For more than a decade, the news about honey bees has been “doom and gloom.” Pesticides, parasites, environmental changes and other stressors have combined to decrease bee populations worldwide, and media reports offered little if any hope.
For Boris Baer, a professor of entomology at the University of California, Riverside, it’s been frustrating to watch, because he thinks the tide is turning. Researchers spent years figuring out what ails the honey bee, and they’re ready to focus on management tools.
“We’ve done our homework over the last decade, and now we can start to think about solutions,” he said. “It’s an exciting time.”
To aid the development of bee health tools, the UC Office of the President awarded $900,000 to a team of bee researchers and engineers from UC’s Riverside, Davis, San Diego and Merced campuses. Baer, the principal investigator, said the grant will create one of the largest honey bee health networks in the country and will provide funding for three years. They’ve already applied for follow-up funding.
The project team is working closely with the beekeeping community to develop its goals and methods, Baer said.
“We anticipate that the UC project may benefit the health of our bees,” said Jacob Dickinson, communications director for Long Beach Beekeepers. “Giving the project access to the genetic diversity of our bees, along with health data, may help in their efforts to develop more robust stock.”
The project has three main development goals. The first is to improve bee breeding — a particular focus of Baer’s work. California has populations of wild Africanized honey bees that can tolerate the pesticides, diseases, parasites and climatic factors that have done significant damage to managed bee populations. Those wild bees and their resistant traits are a “genetic gold mine” for bee breeders, he said.
The second goal: develop new medications and treatments for sick bees. Over the past several years, researchers identified key components in bee immune systems that will help them develop new health tools. Certain honey bees generate molecules that make them more tolerant of pesticides and parasites. New technology will enable scientists to isolate those molecules and use them as a basis for new drugs, Baer said.
The third goal is to give beekeepers better tools to monitor colony health. Development of remote sensors that can be placed inside hives — “electronic veterinarians” that can translate bees’ complex chemical language, pick up on early signs of declining bee health and communicate recommendations to beekeepers — will be crucial for early detection. Once the colony collapses, it’s too late to do anything about it, Baer said.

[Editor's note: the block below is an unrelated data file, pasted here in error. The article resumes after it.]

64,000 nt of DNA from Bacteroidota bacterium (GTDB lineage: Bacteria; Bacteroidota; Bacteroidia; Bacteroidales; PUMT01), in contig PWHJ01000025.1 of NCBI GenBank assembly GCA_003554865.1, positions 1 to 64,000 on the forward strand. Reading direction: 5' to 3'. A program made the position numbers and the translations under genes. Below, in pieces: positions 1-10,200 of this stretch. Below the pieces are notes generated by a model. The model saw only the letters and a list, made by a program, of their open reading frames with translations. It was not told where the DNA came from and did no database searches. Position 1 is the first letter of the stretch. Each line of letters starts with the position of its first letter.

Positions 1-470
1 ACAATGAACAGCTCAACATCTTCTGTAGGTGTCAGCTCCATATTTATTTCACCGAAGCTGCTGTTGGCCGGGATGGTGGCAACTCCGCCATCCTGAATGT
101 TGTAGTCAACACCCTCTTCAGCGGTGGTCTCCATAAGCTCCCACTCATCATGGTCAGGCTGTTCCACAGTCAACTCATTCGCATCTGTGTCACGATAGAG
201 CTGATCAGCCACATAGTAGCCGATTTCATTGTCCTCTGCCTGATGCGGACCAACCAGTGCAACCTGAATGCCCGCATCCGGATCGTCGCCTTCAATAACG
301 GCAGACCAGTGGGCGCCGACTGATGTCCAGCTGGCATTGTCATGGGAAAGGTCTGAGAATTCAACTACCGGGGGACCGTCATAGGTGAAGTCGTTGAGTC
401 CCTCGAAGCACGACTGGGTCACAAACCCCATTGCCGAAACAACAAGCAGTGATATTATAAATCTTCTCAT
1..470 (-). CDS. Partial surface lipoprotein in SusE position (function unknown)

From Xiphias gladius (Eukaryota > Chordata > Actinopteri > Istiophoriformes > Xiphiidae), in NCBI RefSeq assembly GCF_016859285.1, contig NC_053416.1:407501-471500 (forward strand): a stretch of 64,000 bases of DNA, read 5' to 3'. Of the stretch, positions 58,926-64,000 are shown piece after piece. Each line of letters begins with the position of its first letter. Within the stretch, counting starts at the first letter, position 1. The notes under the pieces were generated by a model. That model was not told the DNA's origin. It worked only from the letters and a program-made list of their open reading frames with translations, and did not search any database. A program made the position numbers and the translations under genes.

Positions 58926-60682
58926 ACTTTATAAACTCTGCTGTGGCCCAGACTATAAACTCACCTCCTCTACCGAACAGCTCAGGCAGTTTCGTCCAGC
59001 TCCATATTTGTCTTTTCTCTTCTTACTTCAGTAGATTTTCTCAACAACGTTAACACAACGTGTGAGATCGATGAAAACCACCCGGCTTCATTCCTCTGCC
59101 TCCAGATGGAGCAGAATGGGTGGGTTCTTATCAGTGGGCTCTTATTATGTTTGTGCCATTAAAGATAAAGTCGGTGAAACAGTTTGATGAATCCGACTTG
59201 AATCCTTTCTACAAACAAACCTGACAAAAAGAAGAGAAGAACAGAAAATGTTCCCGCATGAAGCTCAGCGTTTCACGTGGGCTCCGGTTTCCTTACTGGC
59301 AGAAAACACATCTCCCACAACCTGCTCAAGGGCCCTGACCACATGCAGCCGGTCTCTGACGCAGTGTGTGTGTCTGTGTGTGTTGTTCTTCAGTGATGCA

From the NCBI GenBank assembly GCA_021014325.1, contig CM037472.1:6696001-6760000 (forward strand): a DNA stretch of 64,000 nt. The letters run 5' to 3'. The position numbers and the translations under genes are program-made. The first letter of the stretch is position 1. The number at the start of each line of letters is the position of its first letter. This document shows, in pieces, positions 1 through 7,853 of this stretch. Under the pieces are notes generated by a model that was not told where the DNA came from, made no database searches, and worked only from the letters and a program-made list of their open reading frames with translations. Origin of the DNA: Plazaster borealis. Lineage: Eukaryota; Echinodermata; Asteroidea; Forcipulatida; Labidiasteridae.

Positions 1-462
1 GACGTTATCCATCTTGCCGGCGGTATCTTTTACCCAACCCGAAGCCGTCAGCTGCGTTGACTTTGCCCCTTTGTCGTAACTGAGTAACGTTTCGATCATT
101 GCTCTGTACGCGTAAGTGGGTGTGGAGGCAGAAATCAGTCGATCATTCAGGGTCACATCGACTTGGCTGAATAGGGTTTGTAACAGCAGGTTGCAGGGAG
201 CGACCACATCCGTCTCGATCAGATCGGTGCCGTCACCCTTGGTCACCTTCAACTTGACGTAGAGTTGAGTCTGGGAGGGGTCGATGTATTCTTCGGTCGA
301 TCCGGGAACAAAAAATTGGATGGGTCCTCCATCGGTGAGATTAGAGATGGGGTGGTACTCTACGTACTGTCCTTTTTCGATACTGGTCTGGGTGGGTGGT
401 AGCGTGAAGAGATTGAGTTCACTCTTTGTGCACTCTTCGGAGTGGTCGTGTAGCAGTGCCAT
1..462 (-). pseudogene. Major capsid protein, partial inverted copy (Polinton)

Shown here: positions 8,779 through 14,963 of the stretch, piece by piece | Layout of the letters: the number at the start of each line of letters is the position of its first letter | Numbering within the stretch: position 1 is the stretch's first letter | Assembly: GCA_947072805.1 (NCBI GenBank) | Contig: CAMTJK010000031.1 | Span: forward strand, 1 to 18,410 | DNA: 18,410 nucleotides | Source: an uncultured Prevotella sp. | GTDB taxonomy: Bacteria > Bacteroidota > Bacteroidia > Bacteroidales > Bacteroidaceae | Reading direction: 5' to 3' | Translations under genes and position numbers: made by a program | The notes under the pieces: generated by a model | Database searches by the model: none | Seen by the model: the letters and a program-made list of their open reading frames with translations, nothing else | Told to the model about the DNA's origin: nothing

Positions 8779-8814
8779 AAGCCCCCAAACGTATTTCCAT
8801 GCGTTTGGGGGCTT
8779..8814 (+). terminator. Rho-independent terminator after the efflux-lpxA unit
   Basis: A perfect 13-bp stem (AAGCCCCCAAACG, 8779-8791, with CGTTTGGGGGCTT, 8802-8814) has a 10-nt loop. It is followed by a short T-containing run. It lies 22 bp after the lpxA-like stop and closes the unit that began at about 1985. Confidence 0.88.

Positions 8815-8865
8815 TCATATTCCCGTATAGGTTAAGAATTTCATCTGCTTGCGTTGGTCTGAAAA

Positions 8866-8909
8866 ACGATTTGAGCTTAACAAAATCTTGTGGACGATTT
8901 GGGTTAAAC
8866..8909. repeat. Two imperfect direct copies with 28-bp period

There are such sensors currently on the market, but they often have complicated setups with lots of cables or wiring that beekeepers have trouble deploying. The ideal sensor would work remotely, sit unobtrusively in the center of the colony (where the majority of bee communication is happening) and give beekeepers warning of declining bee health when there’s still time to save the colony. The sensor wouldn’t just flood beekeepers with raw data but would instead provide recommendations to help them make decisions. It would be accepted by bees and easily integrated into beekeeper routines, he said.
One sensor that fits UC’s criteria might already be on the market. Irish company ApisProtect just launched the ApisProtect Monitor, a honey bee monitoring platform, in December. Baer didn’t comment on this product specifically.
Head of marketing Aoife O’Mahony said the company has spent the past seven years developing the monitor, testing it with beekeepers around the world. Placed inside hives, the devices continuously monitor hive conditions and activity levels, with an early warning system designed to prevent hive deterioration or loss. And rather than just providing raw data, they deliver insights and recommendations directly to beekeepers on their smart devices, he said.
The ApisProtect Monitor works remotely, with no protruding wires or cables that would hamper beekeepers’ day-to-day operations. The battery-powered devices use wireless technology to communicate directly to base stations in the apiary. This reduces how often beekeepers need to open hives, an activity that can be extremely disruptive to colonies, O’Mahony said. •
—by Matt Milkovich